Russ Costa is an Associate Professor of Honors & Neuroscience at Westminster College in Salt Lake City, Utah, where he teaches interdisciplinary courses about minds, brains, behavior, data, and science. He studies attention and perception in the cognitive neuroscience laboratory using electroencephalographic (EEG) techniques, and decision-making and risk-taking outside of it using a set of mixed and ever-evolving approaches. He regularly presents to professional and public audiences in the mountain communities of western North America about decision-making in high-risk environments, including in snow and avalanche terrain. He holds a B.A. from Middlebury College in Vermont and an M.S. and Ph.D. from the University of Utah.
Can you describe something that has recently amazed you? How did it make you feel?
“Amaze” is an interesting verb. I’m amazed by things I see almost every week in the mountains. Both by the mountainous landscape itself – its geology, its weather, its flora and fauna, its beauty – and by human behavior (including my own) in this environment, where decision-making can get highly consequential, sometimes very quickly and unexpectedly. Feeling “amazed” to me involves both feelings of astonishment, inspiration, and awe as well as wonder, surprise, and some fear. It’s akin to, I think, the notion of the “beautiful and the sublime” that was bubbling in the European consciousness throughout Romantic era, which included the “Golden Age” of alpinism. It involves perception, beauty and awe as well as feelings of wonder and danger. Peaks, precipices, clouds, cornices, and crevasses all trigger this amazement regularly when I’m in the mountains. But the “Golden Age of alpinism” ends with Whymper’s historic first ascent of the Matterhorn, literally terminating with the deaths of four of his partners on their descent. Risk is part of why mountains amaze. I think many explorers, adventurers, and scientists are drawn to the mountains to explore and experience not just the geographic territory, but also the psychological territory that they provide and produce. And I’m constantly amazed, and often scared, by both the physical and behavioral phenomena I see out/up there.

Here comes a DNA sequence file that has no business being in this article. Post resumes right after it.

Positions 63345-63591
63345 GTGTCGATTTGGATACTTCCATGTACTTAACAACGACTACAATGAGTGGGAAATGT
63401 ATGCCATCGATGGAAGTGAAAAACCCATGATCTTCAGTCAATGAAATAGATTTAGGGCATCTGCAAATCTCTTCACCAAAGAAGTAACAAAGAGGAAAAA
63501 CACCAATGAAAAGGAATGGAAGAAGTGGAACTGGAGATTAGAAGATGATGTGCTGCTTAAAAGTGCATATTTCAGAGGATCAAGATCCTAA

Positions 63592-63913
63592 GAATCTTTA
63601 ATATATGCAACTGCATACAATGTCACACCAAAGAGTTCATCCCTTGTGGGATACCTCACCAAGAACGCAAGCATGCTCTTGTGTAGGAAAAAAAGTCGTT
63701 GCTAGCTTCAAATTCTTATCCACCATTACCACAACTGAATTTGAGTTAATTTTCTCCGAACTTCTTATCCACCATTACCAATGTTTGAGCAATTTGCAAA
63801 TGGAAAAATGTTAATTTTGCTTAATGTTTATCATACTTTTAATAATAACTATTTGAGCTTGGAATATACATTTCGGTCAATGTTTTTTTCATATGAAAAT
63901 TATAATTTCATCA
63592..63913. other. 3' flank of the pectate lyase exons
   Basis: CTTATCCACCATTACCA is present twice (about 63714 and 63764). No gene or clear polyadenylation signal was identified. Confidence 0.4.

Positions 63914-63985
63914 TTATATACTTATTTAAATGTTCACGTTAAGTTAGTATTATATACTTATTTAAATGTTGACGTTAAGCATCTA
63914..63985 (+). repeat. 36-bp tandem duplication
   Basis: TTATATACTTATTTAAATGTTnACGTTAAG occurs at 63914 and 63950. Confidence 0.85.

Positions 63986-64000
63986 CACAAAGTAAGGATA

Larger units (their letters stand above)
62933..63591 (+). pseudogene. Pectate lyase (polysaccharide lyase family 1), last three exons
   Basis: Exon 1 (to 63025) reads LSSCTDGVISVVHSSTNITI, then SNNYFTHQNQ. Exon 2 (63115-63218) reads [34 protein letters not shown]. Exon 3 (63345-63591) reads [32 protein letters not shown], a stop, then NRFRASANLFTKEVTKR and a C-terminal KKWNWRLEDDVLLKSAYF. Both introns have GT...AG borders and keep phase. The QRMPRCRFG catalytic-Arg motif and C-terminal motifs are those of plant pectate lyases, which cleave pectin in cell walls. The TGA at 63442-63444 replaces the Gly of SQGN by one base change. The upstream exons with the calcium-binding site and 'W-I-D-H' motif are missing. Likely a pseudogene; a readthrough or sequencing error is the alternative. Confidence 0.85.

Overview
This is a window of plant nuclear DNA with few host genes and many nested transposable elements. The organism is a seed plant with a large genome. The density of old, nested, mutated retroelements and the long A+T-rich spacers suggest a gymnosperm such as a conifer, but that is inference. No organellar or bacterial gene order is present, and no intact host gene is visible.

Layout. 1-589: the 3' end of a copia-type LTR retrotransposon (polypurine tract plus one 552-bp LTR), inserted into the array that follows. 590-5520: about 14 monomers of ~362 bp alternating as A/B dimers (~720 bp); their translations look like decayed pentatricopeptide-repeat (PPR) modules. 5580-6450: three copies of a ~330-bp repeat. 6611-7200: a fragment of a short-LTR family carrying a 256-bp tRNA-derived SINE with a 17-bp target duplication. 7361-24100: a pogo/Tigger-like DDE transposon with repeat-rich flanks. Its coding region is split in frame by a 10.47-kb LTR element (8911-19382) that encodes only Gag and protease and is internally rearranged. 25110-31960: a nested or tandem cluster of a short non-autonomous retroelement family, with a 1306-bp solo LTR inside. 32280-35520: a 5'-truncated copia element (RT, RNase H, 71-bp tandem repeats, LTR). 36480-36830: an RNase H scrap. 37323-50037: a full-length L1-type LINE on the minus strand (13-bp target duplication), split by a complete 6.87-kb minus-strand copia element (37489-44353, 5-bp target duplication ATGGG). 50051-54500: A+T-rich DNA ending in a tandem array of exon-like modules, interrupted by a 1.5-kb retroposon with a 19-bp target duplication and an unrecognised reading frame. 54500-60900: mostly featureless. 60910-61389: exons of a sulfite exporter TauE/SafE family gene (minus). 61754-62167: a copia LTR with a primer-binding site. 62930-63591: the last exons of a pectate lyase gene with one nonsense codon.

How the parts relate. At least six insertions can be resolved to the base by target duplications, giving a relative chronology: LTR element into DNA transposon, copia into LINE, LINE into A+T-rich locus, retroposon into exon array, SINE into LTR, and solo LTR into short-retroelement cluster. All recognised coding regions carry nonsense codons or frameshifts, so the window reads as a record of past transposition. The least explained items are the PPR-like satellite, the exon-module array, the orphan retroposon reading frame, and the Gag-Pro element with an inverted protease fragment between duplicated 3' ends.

Can you tell me what areas of perception you are particularly interested in?
As a cognitive scientist I’m interested in perception not just as a sensory input process of environmental information into the brain and mind, but also as an output process as well. How do we use our perceptions to guide our behavior? What sensory and perceptual information do we pay attention to and what information do we ignore? Which “inputs” influence our behavior the most? How is this torrent of information sorted and weighted in real-time decision-making processes? Lately I’ve been studying how perception differs between experts and novices in particular environments. How are danger signals perceived and why are some missed? I’m also interested in polysensory or multisensory processes and how the mind and brain synthesizes information from different sensory channels. Flavor is a good example. How are the sight, smell, and texture of food, and perhaps previous memories of it, synthesized to create a unitary perception of flavor in a complex sauce or wine? Likewise, in the mountains, how are the sound and the feel of the snow integrated with its visual appearance to create psychological judgements of hazard, risk and safety? When and how do sensory inputs add up to signal ‘DANGER!’?